The pecking order

As you probably know, chickens in a flock have a social hierarchy we call the pecking order. This means every hen knows where it is in the flock. A hen will be submissive to hens higher in the pecking order and dominant towards hens below them.

This also means that higher-ranked hens get to eat and drink first and use the best nesting boxes. If there is a shortage of nestboxes, lower-ranking hens might not be able to lay in a nest box, leading to more chickens laying eggs on the floor.

Typical nesting behaviour

A couple of hours before laying, a pullet may visit potential nesting locations several times. This is known as pre-lay behaviour. She will choose a nesting location, much like a wild bird will find somewhere suitable to build her nest.

You may notice her going into the coop regularly to look at nests before she appears to go back to normal routine behaviour such as scratching and looking for food for a few minutes.

Some of my hens like to try out a couple of nesting boxes first, sitting in them for a few minutes. If there is one with eggs already in it, they will examine them and decide that this must be a good nest to lay in! I will often find several eggs in one nest and only a couple in the others.

Once she decides on a nest, she might move around a few times before settling. She may even pick up bits of nesting material in her beak and shape the nest by turning around to make it comfortable.

Chicken Coop Floor and Nest with Hens
Pullets displaying pre-nesting behaviour. In this coop, the nest is at the same height as the floor. Straw bedding doesn't distinguish the difference between nests and floor and eggs were laid on the floor. Changing the floor bedding and adding wood over the top of the nest boxes to make them darker and more private resolved the problem.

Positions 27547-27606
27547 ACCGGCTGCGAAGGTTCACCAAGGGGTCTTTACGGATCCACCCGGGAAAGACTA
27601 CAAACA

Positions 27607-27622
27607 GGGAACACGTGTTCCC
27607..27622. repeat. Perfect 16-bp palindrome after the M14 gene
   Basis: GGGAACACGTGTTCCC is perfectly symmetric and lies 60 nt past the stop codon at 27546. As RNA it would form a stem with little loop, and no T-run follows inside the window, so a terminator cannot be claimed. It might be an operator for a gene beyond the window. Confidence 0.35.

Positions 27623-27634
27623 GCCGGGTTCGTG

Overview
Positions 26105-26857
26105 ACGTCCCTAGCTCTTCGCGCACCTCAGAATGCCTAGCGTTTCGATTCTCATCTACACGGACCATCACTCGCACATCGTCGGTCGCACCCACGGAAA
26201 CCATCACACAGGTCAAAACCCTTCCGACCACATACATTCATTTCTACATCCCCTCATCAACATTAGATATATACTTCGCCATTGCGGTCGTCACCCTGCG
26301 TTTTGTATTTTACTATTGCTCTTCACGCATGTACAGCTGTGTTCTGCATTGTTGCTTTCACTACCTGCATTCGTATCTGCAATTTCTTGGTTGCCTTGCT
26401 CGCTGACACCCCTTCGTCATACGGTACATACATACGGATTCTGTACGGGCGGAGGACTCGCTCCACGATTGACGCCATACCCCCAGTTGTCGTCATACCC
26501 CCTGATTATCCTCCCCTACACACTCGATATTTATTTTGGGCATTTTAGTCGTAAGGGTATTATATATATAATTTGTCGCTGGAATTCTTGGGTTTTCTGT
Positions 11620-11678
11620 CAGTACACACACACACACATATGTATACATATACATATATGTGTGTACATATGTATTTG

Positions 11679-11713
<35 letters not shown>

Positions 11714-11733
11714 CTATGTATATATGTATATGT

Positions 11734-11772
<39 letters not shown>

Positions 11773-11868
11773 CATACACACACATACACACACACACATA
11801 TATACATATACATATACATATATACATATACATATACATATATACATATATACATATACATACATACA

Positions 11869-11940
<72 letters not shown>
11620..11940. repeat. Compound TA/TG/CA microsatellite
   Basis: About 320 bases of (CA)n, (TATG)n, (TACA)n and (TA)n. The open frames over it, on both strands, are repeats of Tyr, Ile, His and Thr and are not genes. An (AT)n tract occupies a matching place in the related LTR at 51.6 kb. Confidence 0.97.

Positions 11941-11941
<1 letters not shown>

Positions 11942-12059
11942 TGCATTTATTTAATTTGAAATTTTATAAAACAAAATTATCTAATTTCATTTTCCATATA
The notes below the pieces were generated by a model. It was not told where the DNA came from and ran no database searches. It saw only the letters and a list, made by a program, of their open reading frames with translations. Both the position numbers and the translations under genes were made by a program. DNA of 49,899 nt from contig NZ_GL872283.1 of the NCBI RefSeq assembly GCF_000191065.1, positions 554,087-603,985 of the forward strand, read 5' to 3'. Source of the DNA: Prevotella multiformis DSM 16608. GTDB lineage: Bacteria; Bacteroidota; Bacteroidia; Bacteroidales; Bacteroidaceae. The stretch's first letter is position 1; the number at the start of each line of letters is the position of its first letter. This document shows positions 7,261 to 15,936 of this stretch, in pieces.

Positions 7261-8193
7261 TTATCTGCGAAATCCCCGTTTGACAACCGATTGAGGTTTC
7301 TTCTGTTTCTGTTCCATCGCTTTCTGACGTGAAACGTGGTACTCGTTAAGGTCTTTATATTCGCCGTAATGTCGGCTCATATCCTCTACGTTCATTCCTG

It takes a hen anything from about 15 minutes to nearly 2 hours to lay an egg once she has settled. Some hens will cackle loudly after laying to tell everyone about her egg!

It is important not to disturb or stress a hen showing pre-lay behaviour. Lifting the lid of the nesting box quickly can cause hens to leave the nest and lay on the floor when she returns.

Tips to stop chickens laying eggs on the floor

There are two angles to consider when dealing with chickens laying eggs on the floor. 

  1. Making your nestboxes attractive to your hens.
  2. Remove or change other nesting locations to make them less attractive. This could be as easy as moving a feeder from the corner of the coop or blocking off an area where a hen is laying. Or, changing the bedding material can help.

We need to get a hen to break learnt behaviour and hopefully create new laying behaviour. Once this happens several times, she should have made a habit of the new behaviour.

Here are some tips to help you stop hens laying on the floor.

  • Check nest box design. Consider the size, privacy and darkness.
  • Hanging an old piece of sacking or feed bag over the entrance to a nest box to cover two-thirds of the entrance. Turning a chicken house around so that the nest boxes are out of direct sunlight can help stop bright sunlight from streaming in through cracks.
  • Check the number of nesting boxes available at peak nesting times.
  • Can the nest box location be improved? Raising a nest box slightly can make a distinction between nest and floor.
  • Ensure sufficient bedding material suitable for nesting. Roll-away nests can’t have bedding material to work correctly, but can you use it until hens have learned good nesting routines?
  • During warm weather, check there are no parasites, such as red mites that will stop a hen from using a nest box.
  • Use dummy eggs in the nest boxes can encourage hens to lay in them.
  • When chickens are laying on the floor, try to understand why they chose to lay there. Is it behind a feeder or other obstacle that we can move?
  • Do not use straw or other nesting material on the chicken coop floor if hens are laying on the floor.
  • Check the depth of litter on the floor. If it is too deep, hens can make nests and lay on the floor.
  • Try to improve lighting on the coop floor by opening a vent or turning the pop-hole towards the sunlight.
  • Ex-battery hens may not have learnt to jump up onto perches and into nest boxes. They may need re-training. A floor-mounted nest box is the best place to start, eventually lifting it higher on the wall of the coop.

Our hens form habits as young pullets during their rearing period and as they are coming into lay. We can change habits with a bit of encouragement and form new nesting habits and prevent problems escalating to egg-eating.

I hope you manage to stop chickens laying eggs on the floor. As always, I’d love your comments and feedback below.